Jakob Brøchner Madsen, Peter Robertson, Longfeng Ye, 14 July 2019

The econometric evidence for the Malthusian trap in pre-industrial Europe has been weak. The column presents a new Malthusian model that, combined with new historical data for 17 countries, provides evidence of a much stronger Malthusian trap than the one found by previous research. This helps to explain the economic stagnation from the dark ages to the industrial revolution.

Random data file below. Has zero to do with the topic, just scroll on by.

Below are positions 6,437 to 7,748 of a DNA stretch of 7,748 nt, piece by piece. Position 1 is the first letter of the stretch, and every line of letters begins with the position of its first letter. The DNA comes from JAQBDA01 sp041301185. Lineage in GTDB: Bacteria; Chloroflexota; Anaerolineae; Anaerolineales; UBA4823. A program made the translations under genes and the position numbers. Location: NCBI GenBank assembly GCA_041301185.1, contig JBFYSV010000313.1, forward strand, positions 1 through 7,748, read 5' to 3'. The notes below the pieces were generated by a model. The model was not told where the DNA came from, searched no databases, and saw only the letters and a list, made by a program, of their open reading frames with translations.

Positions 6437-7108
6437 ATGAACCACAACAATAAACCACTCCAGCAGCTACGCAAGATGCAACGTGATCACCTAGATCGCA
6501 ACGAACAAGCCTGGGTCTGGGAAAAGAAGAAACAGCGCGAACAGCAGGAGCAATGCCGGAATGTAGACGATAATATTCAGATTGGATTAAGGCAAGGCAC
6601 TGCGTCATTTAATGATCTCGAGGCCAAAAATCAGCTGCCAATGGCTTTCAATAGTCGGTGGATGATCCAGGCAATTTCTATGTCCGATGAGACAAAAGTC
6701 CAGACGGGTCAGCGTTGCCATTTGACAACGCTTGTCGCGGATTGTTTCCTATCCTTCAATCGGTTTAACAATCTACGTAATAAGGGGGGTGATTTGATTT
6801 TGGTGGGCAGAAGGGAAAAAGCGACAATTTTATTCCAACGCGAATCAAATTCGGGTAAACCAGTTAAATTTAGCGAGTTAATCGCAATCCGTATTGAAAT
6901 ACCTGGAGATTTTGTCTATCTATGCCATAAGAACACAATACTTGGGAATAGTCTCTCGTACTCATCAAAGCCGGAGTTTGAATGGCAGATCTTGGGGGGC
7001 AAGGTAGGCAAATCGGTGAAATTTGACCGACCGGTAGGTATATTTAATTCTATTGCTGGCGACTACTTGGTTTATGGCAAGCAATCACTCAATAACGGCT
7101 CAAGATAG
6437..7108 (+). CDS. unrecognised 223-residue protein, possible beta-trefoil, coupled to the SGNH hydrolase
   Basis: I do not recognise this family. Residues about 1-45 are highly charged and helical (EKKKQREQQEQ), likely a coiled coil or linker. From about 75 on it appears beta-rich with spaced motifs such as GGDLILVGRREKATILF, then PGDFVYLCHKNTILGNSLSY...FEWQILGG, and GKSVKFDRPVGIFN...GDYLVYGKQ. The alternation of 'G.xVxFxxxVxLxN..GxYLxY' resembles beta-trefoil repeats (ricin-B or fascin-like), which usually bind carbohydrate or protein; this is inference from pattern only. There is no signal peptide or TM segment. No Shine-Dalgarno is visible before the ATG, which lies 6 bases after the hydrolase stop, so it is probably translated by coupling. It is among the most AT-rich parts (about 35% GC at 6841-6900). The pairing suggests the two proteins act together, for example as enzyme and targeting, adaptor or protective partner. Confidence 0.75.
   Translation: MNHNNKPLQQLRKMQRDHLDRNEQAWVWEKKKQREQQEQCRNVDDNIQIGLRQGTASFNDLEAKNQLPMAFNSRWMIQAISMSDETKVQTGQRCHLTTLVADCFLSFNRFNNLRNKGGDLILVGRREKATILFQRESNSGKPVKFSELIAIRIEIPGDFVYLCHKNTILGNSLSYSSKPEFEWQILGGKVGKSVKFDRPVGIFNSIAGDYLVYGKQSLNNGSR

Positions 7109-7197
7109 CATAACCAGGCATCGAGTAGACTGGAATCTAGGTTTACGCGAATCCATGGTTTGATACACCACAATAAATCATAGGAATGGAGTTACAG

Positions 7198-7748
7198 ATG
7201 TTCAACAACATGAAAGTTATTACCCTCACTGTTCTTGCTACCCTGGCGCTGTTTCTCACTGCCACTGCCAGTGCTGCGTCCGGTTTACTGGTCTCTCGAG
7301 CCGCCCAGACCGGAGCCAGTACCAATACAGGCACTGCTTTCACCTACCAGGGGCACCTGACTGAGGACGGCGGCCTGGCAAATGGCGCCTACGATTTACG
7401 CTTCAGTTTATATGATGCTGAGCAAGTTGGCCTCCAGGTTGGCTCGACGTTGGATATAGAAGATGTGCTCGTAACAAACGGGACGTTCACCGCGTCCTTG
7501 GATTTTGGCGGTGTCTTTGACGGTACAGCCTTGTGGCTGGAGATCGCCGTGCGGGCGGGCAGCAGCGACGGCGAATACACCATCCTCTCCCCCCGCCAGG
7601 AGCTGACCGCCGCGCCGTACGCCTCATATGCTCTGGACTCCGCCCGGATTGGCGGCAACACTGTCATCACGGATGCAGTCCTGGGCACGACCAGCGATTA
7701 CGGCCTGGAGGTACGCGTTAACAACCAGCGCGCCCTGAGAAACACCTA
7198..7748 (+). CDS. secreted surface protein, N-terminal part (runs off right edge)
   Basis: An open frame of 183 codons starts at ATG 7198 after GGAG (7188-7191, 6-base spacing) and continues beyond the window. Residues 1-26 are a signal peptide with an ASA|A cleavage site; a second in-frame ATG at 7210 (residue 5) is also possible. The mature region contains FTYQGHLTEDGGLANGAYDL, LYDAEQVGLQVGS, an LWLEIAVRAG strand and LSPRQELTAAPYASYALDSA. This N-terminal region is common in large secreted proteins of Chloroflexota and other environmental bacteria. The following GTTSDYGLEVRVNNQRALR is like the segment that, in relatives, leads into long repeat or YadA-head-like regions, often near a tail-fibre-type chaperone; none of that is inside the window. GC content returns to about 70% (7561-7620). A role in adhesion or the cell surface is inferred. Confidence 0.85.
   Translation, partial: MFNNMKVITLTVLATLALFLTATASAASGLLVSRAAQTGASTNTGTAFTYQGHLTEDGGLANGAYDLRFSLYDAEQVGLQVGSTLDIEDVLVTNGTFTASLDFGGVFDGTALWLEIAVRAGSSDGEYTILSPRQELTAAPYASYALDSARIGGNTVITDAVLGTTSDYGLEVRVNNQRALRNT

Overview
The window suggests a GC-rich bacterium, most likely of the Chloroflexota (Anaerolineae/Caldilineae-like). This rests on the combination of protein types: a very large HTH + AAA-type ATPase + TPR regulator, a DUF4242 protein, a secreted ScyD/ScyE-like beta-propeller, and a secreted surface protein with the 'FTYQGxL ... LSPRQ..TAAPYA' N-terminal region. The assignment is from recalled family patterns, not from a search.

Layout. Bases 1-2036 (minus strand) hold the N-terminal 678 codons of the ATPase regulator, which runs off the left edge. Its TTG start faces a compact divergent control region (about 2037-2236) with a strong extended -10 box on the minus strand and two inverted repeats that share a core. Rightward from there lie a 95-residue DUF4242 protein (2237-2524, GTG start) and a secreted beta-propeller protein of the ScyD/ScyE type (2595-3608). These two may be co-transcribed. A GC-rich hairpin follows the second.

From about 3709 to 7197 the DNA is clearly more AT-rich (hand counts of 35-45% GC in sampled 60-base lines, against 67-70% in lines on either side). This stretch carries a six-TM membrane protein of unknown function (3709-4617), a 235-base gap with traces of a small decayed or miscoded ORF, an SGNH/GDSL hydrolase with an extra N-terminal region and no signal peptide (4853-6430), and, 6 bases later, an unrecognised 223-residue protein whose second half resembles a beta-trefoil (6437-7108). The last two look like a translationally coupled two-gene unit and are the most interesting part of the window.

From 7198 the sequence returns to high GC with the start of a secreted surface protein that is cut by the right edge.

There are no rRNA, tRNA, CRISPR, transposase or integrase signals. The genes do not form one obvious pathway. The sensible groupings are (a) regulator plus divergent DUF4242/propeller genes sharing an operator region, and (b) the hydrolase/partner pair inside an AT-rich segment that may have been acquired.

Rémi Jedwab, Noel Johnson, Mark Koyama, 08 May 2019

The Black Death killed 40% of Europe’s population between 1347 and 1352, but little is known about its spatial effects. The column uses variation in Plague mortality at the city level to explore the short-run and long-run impacts on city growth. After less than 200 years the impact of Black Death mortality in cities was close to zero, but the rate of urban recovery depended on advantages that favoured trade.

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